In 1992, the Energy Policy Act required car makers to offer models capable of using alternative fuels. In 2006, the Renewable Fuels Standards (RFS) Program encouraged the use of ethanol and biodiesel with the goal of doubling their use by 2012. In 2007, the Energy Independence and Security Act (EISA) required the incorporation of 15 billion gallons of ethanol into the fuel supply by 2015 and 36 billion gallons by 2022. EISA also puts a cap on the amount of corn that can be allocated for fuel at 15 billion gallons so as not to overly interfere with the food supply. Much of the rest is expected to come from cellulosic ethanol, which has been slow coming on line with the remainder coming from biodiesel and other unspecified advanced biofuels that might include algae or other organisms.
While the future of our energy supply is altogether uncertain, it seems clear that biofuels will play a key role. Overall, biofuels contribute over 20 percent of all renewable energy consumed in this country. Other than hydro-electric power (35 percent), it is the largest single contributor, about the same as wood, and slightly more than wind. We will further explore the role of biofuels in the emerging energy picture as well as a number of issues regarding its production and use in the forthcoming series.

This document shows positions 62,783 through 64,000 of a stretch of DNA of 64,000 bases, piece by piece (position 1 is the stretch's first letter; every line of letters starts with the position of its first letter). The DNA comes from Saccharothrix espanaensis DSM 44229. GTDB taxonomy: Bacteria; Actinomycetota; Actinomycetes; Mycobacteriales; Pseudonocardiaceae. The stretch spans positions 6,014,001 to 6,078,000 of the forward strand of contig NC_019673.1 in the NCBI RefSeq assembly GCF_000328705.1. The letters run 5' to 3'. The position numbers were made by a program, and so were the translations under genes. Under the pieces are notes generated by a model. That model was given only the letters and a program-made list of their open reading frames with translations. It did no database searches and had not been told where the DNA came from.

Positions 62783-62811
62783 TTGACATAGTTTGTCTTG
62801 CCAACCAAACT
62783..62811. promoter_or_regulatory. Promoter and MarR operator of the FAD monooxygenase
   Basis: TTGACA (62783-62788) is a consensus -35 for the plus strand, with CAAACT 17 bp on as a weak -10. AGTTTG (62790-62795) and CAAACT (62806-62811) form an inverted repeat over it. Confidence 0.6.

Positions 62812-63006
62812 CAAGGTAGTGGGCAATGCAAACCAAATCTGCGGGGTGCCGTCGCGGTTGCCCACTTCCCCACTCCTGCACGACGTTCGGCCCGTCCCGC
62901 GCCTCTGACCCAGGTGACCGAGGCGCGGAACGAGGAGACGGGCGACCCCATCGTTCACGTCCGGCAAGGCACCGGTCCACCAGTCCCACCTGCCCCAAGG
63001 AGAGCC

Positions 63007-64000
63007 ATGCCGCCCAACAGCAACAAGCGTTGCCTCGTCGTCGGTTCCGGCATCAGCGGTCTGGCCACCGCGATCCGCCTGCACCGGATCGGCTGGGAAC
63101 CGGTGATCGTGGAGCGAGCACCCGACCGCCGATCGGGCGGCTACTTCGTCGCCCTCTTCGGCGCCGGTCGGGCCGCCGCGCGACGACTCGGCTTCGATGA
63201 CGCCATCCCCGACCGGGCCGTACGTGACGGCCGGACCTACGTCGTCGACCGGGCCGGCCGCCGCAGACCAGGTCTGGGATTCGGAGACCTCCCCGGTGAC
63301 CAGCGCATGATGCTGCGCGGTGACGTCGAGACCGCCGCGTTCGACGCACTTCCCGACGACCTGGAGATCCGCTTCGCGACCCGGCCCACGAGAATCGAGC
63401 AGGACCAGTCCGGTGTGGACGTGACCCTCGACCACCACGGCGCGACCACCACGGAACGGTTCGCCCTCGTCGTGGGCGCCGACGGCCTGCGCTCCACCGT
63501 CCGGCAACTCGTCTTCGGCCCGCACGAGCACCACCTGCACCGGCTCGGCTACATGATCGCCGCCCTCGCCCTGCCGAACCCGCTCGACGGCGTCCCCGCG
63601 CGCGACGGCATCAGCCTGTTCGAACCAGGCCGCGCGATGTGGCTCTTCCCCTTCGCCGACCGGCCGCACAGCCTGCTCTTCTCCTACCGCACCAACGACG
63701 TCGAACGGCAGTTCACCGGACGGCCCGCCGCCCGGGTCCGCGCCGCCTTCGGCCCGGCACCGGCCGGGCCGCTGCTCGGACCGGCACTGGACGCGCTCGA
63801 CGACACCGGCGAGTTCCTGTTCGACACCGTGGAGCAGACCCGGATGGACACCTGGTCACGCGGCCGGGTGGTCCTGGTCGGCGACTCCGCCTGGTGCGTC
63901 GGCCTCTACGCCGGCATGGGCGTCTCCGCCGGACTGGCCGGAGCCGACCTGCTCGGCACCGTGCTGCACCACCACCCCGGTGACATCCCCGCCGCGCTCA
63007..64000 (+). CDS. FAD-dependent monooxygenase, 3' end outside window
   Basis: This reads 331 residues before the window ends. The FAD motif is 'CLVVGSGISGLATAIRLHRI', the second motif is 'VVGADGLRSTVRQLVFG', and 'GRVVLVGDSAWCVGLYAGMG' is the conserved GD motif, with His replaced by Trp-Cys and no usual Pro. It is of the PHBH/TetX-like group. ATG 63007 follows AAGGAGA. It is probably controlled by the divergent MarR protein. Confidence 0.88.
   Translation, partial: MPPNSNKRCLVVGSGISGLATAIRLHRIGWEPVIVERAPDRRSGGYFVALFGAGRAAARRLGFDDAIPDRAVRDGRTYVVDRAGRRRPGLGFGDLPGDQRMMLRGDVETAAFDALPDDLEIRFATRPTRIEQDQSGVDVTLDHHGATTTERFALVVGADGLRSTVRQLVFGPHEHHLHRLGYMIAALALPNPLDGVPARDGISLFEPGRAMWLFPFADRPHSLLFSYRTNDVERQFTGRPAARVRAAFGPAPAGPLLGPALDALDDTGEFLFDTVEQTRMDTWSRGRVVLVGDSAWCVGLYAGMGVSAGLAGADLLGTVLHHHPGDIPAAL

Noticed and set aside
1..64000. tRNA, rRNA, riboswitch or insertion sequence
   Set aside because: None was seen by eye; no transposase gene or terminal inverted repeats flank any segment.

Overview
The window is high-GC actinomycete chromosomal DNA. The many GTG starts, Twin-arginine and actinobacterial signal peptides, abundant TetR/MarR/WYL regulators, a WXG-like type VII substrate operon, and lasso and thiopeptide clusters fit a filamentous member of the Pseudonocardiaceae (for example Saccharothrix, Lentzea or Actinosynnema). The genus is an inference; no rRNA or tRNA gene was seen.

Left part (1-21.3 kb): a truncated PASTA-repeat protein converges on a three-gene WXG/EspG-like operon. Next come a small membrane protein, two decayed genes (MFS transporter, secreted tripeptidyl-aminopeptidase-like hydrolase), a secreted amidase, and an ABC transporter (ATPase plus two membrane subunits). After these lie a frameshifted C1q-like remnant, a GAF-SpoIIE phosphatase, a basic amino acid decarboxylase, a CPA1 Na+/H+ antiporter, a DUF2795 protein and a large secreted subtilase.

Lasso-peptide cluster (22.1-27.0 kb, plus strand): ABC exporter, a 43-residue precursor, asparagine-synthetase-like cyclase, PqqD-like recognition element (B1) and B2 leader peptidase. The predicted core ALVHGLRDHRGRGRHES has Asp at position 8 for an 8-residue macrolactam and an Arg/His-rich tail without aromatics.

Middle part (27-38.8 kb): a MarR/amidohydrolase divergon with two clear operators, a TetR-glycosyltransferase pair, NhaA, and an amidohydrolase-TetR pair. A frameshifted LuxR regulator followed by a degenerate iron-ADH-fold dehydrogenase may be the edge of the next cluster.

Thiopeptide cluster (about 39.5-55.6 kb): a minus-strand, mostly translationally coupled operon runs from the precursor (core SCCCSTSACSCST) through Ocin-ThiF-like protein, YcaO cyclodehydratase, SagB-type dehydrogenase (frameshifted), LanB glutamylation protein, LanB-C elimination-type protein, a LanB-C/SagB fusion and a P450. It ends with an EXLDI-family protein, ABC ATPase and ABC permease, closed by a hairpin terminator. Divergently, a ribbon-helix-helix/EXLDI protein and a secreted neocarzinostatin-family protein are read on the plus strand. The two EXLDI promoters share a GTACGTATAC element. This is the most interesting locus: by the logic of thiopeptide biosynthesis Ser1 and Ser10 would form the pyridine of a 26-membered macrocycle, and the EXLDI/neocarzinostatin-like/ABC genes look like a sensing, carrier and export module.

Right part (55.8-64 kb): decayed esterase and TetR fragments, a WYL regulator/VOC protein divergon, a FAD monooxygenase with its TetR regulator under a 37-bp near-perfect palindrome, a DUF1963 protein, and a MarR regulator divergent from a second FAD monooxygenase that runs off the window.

[Image credit: Michigan State University Archives & Historical Collections]
Thanks to Bill Kovarik.
RP Siegel, PE, is an inventor, consultant and author. He co-wrote the eco-thriller Vapor Trails, the first in a series covering the human side of various sustainability issues including energy, food, and water in an exciting and entertaining format. Now available on Kindle.